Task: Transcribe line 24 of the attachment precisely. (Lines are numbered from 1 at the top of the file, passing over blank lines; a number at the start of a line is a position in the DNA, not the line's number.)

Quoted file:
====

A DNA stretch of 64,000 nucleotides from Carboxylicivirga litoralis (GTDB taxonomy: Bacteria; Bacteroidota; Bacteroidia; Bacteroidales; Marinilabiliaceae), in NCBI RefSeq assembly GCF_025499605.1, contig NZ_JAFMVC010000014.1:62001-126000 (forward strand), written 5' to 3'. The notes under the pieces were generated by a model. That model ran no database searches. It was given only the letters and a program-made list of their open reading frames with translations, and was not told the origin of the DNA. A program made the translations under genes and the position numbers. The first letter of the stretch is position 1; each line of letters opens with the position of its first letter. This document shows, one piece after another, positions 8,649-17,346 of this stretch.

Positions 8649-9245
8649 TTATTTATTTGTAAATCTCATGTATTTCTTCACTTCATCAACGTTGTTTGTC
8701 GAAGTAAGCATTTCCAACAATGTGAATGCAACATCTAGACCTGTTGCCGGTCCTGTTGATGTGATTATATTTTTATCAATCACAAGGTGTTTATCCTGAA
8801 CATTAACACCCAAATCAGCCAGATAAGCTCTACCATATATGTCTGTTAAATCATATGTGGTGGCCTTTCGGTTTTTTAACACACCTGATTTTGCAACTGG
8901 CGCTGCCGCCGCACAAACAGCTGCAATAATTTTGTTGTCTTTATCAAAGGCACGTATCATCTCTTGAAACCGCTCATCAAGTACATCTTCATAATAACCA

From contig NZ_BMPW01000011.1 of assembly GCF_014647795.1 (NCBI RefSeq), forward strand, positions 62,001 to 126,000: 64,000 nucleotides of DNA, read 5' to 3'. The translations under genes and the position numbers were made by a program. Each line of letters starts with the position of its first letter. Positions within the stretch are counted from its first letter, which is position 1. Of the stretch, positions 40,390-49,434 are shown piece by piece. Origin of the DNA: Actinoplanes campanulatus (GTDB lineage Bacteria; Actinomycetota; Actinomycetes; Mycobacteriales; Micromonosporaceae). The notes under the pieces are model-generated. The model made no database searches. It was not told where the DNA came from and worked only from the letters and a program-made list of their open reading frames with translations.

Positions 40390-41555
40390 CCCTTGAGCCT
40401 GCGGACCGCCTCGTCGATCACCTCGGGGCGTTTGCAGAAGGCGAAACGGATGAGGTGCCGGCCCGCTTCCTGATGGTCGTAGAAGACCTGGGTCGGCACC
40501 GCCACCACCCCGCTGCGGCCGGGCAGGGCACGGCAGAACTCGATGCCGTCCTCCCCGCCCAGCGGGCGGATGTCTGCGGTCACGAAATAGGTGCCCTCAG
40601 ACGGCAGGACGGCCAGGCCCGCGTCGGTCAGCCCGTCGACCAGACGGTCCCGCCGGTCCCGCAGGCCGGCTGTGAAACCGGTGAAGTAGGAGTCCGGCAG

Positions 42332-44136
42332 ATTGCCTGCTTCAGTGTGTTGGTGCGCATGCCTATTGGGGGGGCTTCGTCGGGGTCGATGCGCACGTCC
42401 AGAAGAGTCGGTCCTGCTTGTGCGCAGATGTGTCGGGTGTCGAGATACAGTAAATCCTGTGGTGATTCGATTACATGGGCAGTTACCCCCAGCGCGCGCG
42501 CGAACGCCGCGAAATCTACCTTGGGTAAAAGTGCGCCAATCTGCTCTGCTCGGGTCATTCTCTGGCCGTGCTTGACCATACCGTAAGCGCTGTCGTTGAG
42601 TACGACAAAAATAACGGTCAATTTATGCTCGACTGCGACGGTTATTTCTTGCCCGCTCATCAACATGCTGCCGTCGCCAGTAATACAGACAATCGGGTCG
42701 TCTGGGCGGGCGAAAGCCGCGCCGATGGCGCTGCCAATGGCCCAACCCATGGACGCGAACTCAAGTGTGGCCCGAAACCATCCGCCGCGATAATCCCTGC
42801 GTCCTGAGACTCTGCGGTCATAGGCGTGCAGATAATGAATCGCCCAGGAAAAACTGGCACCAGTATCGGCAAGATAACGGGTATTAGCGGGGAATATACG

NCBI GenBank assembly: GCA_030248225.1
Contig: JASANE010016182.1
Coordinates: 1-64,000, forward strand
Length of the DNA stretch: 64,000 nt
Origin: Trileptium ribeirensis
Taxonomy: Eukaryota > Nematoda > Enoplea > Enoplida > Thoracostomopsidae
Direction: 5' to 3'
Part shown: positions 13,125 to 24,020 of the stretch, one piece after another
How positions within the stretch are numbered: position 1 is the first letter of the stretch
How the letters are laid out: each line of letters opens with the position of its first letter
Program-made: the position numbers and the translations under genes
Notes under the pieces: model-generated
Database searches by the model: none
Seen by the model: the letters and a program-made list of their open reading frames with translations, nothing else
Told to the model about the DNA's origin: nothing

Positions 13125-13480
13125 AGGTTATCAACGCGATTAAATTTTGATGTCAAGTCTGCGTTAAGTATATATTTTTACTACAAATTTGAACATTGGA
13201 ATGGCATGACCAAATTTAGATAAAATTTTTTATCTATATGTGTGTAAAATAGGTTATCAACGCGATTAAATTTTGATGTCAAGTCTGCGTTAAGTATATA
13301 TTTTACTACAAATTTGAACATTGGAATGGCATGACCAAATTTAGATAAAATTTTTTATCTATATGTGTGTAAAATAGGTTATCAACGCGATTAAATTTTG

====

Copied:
Origin: Trileptium ribeirensis